Ben: I’m not sure. As computers get more powerful there’s generally more of a ‘one computer solution’, if you like. The workstations are becoming more and more powerful, the software can handle more, operating systems can run more stuff. The Pro Tools rig is very advanced in The Pool – we’ve got a lot of stuff, a lot of plug-ins and everything. But, to be honest, although it’s great and very powerful, I find it all a little bit boring. It doesn’t really inspire me. I can’t work without it, it would be difficult to work in The Pool entirely on tape mainly because we haven’t got a desk and need ProTools as a mixer. We do have tape in there and we do use it for the sound, but it’s more for treatment really. So whilst the digital workstation is the core of the working method, there’s only so many people you can get around a computer screen. I prefer to do things out of the box, you can get more hands-on, everyone can see what’s going on and get involved. People interact and come up with ideas, things go wrong and do things you don’t expect and stuff happens that you can’t control. I find that far more interesting. Also, the more you get right into the analogue domain the better it sounds in my experience. It’s not that you can’t get good sounds within the computer, and I’ve done records which have been very computer-orientated, but I find it’s a bit more of a lone approach to making music. I like to be more inclusive and get everyone involved in it. Where ProTools really excels is sorting out the stuff you’ve created, you can make a nice big creative mess and ProTools makes it very easy to cut out the bad bits.
MILC: Since The Pool opened, you have been in there with many artists, amongst them The Horrors, The Maccabees and Stephen Fretwell. Having grown so accustomed to working in there, has your approach changed when considering projects to work on, with regard to how suitable you think the studio would be for each individual project, or do you feel it is important as a producer to weigh up all your options and consider other tracking studios too?
Ben: I like to work in The Pool because it’s how I want it. Some bands it probably won’t be suitable for. Generally I find if it’s not suitable for bands it’s because they live somewhere else, it’s usually a Geographical thing!! And to be honest I can’t remember the last time I went to a conventional studio to record an album, quite a while ago. With Depeche Mode we were working in a conventional studio, but we ended up setting up our own version of The Pool, in that although there was a control room we worked in the live room and didn’t really use the control room. So I do tend to do that wherever I go anyway. But generally when I work, if I can get people to The Pool I will, because I know I’ve got all the stuff there I need to make a good record, and it’s an inspiring environment. But I choose bands, really, on the merit of their music.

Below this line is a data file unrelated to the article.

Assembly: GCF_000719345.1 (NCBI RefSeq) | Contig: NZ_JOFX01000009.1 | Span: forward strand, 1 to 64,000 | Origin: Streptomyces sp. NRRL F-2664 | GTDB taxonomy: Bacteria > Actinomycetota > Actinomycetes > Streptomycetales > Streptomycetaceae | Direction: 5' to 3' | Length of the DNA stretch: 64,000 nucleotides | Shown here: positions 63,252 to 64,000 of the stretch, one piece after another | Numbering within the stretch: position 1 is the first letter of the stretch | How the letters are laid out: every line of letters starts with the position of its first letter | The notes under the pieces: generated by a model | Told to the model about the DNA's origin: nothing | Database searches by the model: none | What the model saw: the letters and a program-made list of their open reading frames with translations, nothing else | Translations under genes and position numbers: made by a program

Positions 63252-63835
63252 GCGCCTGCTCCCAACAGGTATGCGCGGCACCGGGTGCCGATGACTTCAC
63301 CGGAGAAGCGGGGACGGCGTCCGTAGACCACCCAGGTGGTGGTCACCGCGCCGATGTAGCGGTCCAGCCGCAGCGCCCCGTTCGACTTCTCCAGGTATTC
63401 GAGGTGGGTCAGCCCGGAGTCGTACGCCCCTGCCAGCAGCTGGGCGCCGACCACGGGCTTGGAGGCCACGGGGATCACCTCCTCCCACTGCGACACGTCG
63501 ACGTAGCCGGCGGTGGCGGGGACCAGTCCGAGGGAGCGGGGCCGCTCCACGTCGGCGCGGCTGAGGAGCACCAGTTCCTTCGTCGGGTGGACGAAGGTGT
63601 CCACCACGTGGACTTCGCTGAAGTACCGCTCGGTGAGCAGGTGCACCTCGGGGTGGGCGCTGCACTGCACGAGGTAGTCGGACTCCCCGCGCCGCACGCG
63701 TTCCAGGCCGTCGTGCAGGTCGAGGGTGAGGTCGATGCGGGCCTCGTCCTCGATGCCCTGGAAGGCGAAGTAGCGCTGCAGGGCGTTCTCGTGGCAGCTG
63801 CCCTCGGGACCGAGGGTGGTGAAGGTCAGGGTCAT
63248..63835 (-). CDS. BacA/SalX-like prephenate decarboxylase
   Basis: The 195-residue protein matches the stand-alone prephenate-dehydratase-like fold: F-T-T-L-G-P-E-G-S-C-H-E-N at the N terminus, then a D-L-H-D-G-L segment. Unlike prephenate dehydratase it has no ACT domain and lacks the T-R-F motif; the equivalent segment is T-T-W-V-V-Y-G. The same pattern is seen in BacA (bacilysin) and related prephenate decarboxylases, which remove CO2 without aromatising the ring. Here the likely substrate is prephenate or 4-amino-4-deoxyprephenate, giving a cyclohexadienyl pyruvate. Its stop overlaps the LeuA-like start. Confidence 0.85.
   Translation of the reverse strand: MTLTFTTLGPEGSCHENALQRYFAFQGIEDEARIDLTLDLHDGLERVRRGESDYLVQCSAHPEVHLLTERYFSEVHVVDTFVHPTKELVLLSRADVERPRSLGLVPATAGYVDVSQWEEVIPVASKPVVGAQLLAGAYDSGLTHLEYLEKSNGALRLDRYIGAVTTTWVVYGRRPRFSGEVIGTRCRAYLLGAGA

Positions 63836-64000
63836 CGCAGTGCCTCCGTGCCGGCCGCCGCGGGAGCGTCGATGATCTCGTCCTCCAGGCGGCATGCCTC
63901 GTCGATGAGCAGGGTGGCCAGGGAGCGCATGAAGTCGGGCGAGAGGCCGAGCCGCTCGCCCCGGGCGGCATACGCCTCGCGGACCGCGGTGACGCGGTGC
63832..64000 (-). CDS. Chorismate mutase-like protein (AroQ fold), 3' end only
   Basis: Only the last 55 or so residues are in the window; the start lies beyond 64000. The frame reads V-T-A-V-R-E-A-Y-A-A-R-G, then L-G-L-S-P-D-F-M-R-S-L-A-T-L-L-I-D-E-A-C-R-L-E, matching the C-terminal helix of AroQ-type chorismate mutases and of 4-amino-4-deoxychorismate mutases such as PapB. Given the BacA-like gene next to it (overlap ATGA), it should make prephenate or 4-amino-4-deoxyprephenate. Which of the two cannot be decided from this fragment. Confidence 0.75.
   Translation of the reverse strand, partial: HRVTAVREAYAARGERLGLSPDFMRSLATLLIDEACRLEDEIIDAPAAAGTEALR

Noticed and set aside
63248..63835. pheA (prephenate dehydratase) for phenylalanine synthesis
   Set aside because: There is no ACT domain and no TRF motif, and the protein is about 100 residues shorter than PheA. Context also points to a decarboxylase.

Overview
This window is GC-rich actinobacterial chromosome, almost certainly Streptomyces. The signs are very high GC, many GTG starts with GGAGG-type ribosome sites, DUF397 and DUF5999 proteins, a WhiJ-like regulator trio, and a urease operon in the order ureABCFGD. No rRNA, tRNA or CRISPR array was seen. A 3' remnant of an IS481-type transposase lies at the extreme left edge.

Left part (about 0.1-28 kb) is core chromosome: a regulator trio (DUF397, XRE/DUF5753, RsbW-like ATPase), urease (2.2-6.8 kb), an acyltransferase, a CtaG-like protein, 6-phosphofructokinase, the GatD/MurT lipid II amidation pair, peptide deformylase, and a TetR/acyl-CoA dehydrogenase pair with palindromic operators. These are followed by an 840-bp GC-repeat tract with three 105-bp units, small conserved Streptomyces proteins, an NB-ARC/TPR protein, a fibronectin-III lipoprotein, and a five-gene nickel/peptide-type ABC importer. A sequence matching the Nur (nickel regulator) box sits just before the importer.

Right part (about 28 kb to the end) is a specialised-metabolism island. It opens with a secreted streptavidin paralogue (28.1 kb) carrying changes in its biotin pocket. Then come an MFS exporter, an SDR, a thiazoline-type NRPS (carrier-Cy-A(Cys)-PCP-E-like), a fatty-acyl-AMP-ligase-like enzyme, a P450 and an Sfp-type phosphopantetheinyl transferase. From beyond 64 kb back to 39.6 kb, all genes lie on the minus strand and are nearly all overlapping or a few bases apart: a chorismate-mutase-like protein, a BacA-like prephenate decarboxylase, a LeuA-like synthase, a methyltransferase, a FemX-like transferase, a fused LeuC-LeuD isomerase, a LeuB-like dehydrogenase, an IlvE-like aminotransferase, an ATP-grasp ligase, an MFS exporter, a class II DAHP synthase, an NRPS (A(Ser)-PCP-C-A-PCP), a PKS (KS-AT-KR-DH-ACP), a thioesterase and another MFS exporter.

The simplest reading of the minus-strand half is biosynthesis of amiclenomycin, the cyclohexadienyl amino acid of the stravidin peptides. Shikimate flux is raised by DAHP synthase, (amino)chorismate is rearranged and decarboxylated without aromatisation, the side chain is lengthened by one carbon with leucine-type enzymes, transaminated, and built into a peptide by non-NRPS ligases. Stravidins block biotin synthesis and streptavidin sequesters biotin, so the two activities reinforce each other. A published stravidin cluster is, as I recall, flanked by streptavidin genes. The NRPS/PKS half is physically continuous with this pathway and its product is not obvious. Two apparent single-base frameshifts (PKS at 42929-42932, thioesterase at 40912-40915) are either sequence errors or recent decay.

MILC: Are there any future plans for the room in mind at all?
Ben: We’ll keep on buying equipment because I’m horribly addicted to that – that’s my weakness!! We’re talking about maybe building a booth in there as an extra option, because we’ve got a large amp box which we use for bass quite a lot, so maybe a separate booth would make live recording a bit easier – of course you don’t have to use it. But it will probably be more adding equipment and expanding the collection.
MILC: Regardless of the studio you use, are there certain methods you always employ when working with an artist, resulting in each record being left with a definite ‘Ben Hillier Stamp’ on it, or do you prefer to treat each project as completely individual and approach it with a complete openness?
Ben: I’m pretty open about how I do things. I’ve got certain things that I don’t like doing; I’m not particularly into very long-winded boring processes when I’m recording, I’d rather get people to do a lot of playing. So I guess that has an influence on the sound of the records I make. Yeah I’m not big on disappearing into Pro Tools editing and doing all that kind of stuff, I find that extremely dull and actually detrimental to the music. I try and get people to perform – that would be my main thing. I guess I usually go back to using the same mics for the same thing. I try not to, but quite often you end up saying, “no go back to that one, I know it sounds great”. That probably influences the sound a fair bit…